According to the South Indian stories of the Old Deccan Days, Vicram Maharajah received his yogic powers, especially the ability to have his soul leave his body and enter the bodies of other beings, from the god Ganapati.[10] However, in the most popular collection of stories known to my Bengali informants, the Thirty Two Throne Tales or Simhasana Dwatrimsika, Raja Vikramaditya received his yogic powers from the goddess Bhadra-Kali, whose temple was on the Ganapati River. He was willing to sacrifice his life for her (usually by attempting to cut off his own head with a sword), and she rewarded him by giving him yogic abilities. The stories show his repeated willingness to give up his life for the goddess in this fashion, and his undergoing a series of deaths and transformations- with each he would gain more yogic powers. [11] Initially, Vikramaditya decided to expand his small kingdom, and chose Bhadra-Kali as his personal deity. He performed dangerous feats to impress her and get her blessing, and she agreed to help him found a kingdom, and gain wealth and fame. He always prayed to the goddess for help on his later adventures, expressing his deep love and devotion, and she gave him knowledge and rescued him from difficulty.

Vikramaditya's stories show the fusion of yoga and Shakta bhakti. Due to his practice of the sava-sadhana ritual, in which a person meditates upon a corpse at the burning ground, Vikramaditya gained a helper. A vetala (usually translated as ghoul or vampire, but actually a corpse that has been reanimated) becomes his servant, and flies him around the world. He gains herbs which can change a person's gender, from male to female and vice versa. He performs the Indian rope trick, gains knowledge of past lives, turns enchanted animals back into humans, and exorcises possessing ghosts and demons. He restores the dead to life numerous times (by the use of Kali's magical ash), and conquers a demon whose life-essence is hidden in an insect in a tortoise in a lake in the heart of a distant mountain. He gains numerous magical objects: a sword which kills anyone and returns to its sheath, a pouch which can provide any gold and jewels, sandals which can take a person anywhere in the blink of an eye, a cane which can give life even to the most mutilated body. He wins numerous beautiful wives (including a heavenly dancer or apsaras) in the process, and gets gifts from yoginis.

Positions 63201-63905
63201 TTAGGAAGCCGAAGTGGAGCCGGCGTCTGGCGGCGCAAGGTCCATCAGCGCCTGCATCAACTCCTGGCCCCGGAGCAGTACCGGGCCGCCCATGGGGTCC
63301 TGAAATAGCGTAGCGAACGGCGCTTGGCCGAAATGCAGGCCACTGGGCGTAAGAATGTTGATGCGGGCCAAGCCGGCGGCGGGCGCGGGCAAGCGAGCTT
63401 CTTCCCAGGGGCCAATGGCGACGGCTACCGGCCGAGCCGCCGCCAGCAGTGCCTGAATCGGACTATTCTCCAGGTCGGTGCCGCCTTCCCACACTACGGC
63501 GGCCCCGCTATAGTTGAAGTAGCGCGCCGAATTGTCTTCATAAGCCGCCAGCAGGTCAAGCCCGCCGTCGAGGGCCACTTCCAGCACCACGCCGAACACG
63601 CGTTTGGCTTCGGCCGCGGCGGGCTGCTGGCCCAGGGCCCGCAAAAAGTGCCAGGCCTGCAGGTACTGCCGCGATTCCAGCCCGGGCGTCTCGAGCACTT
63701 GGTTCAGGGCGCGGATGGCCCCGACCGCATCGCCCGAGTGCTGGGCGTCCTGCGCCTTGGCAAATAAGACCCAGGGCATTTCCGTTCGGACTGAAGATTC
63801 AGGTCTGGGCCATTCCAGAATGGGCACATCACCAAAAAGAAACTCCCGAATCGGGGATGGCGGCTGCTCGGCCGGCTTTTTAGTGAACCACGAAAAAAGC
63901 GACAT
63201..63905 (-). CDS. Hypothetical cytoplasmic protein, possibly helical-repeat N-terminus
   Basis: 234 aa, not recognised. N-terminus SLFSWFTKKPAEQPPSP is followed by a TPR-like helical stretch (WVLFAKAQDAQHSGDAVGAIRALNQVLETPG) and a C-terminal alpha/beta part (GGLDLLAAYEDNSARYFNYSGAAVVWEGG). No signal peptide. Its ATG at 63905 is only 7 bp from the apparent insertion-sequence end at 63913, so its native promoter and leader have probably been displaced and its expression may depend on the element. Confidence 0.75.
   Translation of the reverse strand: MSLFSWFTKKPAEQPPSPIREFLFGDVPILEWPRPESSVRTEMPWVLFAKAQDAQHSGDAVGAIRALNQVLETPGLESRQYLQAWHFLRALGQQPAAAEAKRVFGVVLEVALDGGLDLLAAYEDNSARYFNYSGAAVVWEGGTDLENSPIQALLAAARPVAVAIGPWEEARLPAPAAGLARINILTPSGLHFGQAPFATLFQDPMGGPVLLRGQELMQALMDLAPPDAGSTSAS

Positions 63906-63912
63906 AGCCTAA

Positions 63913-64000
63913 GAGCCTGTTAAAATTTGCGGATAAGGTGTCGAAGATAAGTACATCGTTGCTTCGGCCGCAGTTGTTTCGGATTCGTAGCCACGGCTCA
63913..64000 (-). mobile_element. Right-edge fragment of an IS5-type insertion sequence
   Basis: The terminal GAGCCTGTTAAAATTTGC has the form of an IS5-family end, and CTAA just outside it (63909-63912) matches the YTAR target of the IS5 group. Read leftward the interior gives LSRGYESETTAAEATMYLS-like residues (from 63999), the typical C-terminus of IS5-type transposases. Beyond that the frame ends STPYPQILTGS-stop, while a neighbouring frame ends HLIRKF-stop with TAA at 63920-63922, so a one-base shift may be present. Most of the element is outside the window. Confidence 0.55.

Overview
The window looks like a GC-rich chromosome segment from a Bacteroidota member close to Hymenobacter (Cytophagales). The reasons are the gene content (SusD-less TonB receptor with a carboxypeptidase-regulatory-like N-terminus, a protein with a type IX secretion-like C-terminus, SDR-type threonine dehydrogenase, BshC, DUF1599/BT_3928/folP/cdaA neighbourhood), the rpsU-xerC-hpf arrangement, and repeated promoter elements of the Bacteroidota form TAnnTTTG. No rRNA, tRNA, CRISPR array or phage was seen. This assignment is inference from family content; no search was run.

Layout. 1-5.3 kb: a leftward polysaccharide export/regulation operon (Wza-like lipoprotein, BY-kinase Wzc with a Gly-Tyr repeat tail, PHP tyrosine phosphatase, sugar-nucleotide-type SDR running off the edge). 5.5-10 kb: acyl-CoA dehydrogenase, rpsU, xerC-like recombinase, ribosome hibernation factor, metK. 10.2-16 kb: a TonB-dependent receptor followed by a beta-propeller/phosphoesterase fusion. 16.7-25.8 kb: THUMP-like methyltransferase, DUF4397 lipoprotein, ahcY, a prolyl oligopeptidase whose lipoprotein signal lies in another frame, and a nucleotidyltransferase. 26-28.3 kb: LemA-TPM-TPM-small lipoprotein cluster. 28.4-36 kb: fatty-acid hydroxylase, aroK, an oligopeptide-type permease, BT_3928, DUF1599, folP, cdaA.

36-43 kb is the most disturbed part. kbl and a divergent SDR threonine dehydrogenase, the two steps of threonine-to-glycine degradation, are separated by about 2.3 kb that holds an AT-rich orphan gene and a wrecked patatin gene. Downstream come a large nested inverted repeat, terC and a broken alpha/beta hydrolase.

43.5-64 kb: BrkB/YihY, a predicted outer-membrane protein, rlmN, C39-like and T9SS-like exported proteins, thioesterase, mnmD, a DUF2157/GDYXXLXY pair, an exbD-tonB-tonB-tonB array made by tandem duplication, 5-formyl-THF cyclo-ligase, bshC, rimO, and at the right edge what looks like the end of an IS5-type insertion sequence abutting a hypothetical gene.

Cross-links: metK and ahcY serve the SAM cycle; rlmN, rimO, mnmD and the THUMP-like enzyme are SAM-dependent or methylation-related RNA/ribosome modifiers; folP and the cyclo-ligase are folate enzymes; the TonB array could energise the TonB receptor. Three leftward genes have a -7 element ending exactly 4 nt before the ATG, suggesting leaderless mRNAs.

The goddess Kali was attracted by his strength and courage, and would give him all that he asked. He could make himself tiny or large, understand the languages of the animals, take on the forms of women and ascetics, fly through the air on his mount (a corpse come back to life), visit the heavens and get involved with beautiful apsarases, and eventually he gained the ability to rule for a thousand years. Because he could project his soul into other bodies, he was often absent from the throne, and his friend and brother Bhatti would take over for him while he was incarnated in other forms.